When Ecuador's famous railway re-opens in June travellers in the country will be given the chance to savour a picturesque route that hasn't been enjoyed since the late 19th century.
After a painstaking regeneration project, which has cost $280 million (£185m) to complete and involved hundreds of miles of track and station renovation, the rail route is expected to deliver a significant tourism boost for Ecuador.
The route begins in Quito, which is high in the Andes, and travels down to Guayaquil on the Pacific coast, incorporating the Valley of the Volcanoes and the infamous Nariz del Diablo (Devil's Nose) along the way.
If savouring such unique environments - the Devil's Nose is probably one of the steepest railway stretches - isn't enough, passengers will also be travelling in classic style via perfectly restored 20th-century steam trains.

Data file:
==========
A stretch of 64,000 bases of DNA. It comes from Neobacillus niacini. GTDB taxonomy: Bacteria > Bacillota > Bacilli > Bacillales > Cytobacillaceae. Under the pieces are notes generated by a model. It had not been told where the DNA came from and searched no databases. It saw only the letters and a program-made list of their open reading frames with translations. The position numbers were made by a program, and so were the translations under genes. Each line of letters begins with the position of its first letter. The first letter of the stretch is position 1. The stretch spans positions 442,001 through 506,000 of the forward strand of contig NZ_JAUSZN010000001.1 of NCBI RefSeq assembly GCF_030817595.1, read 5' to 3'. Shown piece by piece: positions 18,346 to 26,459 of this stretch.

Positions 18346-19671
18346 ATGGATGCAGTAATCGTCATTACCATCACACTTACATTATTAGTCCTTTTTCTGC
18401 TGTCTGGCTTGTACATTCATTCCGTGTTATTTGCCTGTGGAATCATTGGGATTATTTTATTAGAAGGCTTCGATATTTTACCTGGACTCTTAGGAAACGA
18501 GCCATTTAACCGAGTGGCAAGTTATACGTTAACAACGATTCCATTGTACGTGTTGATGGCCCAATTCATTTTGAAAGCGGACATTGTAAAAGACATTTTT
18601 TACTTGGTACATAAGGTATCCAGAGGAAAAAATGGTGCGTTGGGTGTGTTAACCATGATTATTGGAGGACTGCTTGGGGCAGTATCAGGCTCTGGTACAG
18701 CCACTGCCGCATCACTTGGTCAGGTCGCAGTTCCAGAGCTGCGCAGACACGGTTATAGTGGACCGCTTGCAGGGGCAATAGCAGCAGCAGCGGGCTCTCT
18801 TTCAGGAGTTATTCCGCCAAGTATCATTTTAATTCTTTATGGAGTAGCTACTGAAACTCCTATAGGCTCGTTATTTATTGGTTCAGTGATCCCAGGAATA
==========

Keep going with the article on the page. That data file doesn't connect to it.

After setting off from Quito, the train takes passengers through to the historic town of Machachi.
As it moves towards the 'Valley of the Volcanoes', passengers get a great view of Cotopaxi, one of the highest active volcanoes in the world, along with a series of other snow-capped peaks.
At its highest point, Urbina station, the route reaches 3,609 metres and travels close to Chimborazo, which is the highest mountain in Ecuador.
It is after this the train heads towards Devil's Nose, which has been popular with tourists for a long time.
The challenges faced by engineers when trying to build this section of the route actually saw it given the nickname "the most difficult railway in the world".
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